These are the motives behind the empire's project for condemning the people of Afghanistan to another generation's worth of atrocities by CIA-backed death squads (which will likely now take the even-less-accountable form of mercenaries), U.S. neo-colonial governance, which facilitates anti-democratic corruption and neoliberal exploitation, and imperialism--created cycles of violence that will now include a rising Uyghur-separatist terrorist organization that Washington is backing in the same manner as to how it backed Bin Laden in the 1980s.
All at a time when the impacts of global warming are being felt at an accelerating rate within the country, which is one of the most climate catastrophe-vulnerable places on the planet. Last month, International Rescue Committee Afghanistan Deputy Director Nasir Rizaee assessed about the drought, which is already displacing over 80% of Afghans within 5 of the country's provinces, that:
This drought and potential displacement is yet another fresh trauma for Afghanistan, which is reeling from the shockwaves of COVID-19. The effects will be especially intense and far reaching: nearly half of the population is already experiencing food insecurity and people are struggling to make ends meet. Already, 98% of people the IRC assessed have noticed a rapid increase in food prices as the drought has worsened, and the decrease in the production of vital crops will cause a severe economic downturn, felt most keenly by vulnerable families who will be unable to access food as prices increase to unattainable levels.
This could have been avoided. In 2012, Deputy Head of Research of the Centre for Conflict & Peace Studies in Afghanistan Dr Zubair Popalzai concluded that the policies Washington has brought to the country have left the population in economic disarray, making them inordinately vulnerable to a disaster like the one we're seeing now. Popalzai wrote:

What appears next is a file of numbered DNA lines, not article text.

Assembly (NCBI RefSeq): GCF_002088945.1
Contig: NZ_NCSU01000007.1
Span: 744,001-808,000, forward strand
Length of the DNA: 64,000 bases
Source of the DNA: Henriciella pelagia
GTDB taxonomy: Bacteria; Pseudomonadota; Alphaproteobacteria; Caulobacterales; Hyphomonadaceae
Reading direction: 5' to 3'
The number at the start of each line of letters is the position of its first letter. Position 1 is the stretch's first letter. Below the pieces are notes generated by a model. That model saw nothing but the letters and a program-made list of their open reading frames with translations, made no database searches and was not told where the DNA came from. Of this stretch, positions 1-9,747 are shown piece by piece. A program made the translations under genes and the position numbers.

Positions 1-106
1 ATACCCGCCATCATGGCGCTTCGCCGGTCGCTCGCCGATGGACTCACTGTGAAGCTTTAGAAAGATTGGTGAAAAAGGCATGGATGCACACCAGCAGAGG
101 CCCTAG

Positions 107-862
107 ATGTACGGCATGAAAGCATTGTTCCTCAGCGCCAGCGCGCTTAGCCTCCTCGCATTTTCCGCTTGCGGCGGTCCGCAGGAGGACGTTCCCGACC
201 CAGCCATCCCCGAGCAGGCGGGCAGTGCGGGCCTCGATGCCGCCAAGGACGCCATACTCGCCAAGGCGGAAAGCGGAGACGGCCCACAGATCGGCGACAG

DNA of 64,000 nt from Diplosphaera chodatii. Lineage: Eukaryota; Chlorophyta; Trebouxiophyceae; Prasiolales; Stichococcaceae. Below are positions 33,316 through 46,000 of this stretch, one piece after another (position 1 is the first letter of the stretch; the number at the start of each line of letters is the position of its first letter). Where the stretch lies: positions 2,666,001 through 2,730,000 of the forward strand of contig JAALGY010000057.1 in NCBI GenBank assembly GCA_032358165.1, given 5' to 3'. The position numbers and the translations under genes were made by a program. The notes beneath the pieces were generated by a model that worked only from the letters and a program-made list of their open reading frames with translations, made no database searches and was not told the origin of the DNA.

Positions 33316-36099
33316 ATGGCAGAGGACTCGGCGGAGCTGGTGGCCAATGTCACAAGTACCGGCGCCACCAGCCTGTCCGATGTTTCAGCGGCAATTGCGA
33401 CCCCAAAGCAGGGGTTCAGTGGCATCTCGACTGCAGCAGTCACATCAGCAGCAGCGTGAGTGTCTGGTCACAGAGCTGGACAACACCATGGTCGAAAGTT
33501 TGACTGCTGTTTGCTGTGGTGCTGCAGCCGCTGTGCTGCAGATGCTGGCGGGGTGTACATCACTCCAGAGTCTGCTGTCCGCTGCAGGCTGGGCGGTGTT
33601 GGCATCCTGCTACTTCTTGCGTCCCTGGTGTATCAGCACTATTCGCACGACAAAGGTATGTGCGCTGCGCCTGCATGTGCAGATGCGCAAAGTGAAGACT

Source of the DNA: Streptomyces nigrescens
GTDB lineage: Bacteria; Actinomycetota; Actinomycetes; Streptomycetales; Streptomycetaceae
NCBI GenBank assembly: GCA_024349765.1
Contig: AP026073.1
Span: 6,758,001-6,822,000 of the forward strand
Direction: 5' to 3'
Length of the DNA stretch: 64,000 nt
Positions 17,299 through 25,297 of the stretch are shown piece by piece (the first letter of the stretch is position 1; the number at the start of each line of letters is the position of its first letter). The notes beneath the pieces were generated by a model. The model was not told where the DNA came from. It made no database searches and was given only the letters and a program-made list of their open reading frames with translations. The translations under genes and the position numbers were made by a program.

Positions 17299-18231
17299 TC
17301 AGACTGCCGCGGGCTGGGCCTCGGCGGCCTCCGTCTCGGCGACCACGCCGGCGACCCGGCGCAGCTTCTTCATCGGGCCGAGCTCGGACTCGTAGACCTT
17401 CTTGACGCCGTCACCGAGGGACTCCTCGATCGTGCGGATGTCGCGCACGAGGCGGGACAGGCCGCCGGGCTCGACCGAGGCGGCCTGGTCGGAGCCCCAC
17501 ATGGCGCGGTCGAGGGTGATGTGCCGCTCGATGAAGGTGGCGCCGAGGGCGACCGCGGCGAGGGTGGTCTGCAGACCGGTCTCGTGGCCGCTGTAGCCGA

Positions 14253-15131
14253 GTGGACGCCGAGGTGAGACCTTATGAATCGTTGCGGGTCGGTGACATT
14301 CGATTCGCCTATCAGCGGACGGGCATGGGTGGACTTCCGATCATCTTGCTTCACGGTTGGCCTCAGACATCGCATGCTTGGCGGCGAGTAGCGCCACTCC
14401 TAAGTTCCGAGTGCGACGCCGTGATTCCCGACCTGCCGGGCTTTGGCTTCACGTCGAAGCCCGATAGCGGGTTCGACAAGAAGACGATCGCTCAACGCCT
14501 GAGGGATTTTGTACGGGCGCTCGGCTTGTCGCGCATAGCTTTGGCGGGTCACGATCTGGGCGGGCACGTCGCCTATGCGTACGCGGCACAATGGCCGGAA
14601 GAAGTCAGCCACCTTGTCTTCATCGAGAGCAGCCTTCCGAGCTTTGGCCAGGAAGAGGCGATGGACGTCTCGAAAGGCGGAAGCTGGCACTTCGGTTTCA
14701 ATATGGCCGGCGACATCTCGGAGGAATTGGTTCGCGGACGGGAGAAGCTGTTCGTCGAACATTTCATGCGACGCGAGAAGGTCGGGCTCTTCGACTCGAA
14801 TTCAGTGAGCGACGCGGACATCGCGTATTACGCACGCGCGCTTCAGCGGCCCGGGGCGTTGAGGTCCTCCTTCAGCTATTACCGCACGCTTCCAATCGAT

Market-centered policies have widened [the] social and economic gap in Afghanistan. They have cultivated the seeds of social instability by leaving the socio-economic basis of political instability intact and even worsened. Poverty amidst plenty and the emergence of pockets of wealth have polarised socio-economic and political relations between and within Afghan communities and within the national political economy. From the outset, major Afghan policy documents such as the National Development Framework (2002) and Securing Afghanistan's Future (2004), for instance, proposed a state-building exercise, within the key modalities of private sector-led economic growth, the role of the state as enabler, and community-based development, which by creating a dichotomy between the economics and the politics depoliticised the very issue of state-building and rendered the much-needed unitary and strong state in Afghanistan incapable of intervention both nationally and internationally.
The horrors that this neoliberal assault on Afghanis has led to amid the climatic crisis, where mass displacement is imminent and a famine seems increasingly likely, are what China would help alleviate if it were given the opportunity to expand its Belt and Road Initiative into the country. The World Bank estimated in 2019 that the Initiative could lift 32 million people around the globe out of poverty if implemented fully, a prospect that would no doubt save many of the Afghani lives that have become doomed due to their deepening poverty amid ever-rising food prices. But the U.S. empire wants to sacrifice these lives for the sake of preventing China from scoring a point in the geopolitical game.
As Afghanistan and the other places under the empire's thumb become ever-less habitable, and as Washington's growing mercenary death squads continue the CIA's war crimes against the country's people, the media will direct our attention away from it all. The war will be considered "over" according to the prevailing narrative, and Afghanistan's addition to the long list of countries U.S. imperialism has created refugee crises within will be interpreted by the reactionaries as another reason to isolate the U.S. from the outside world.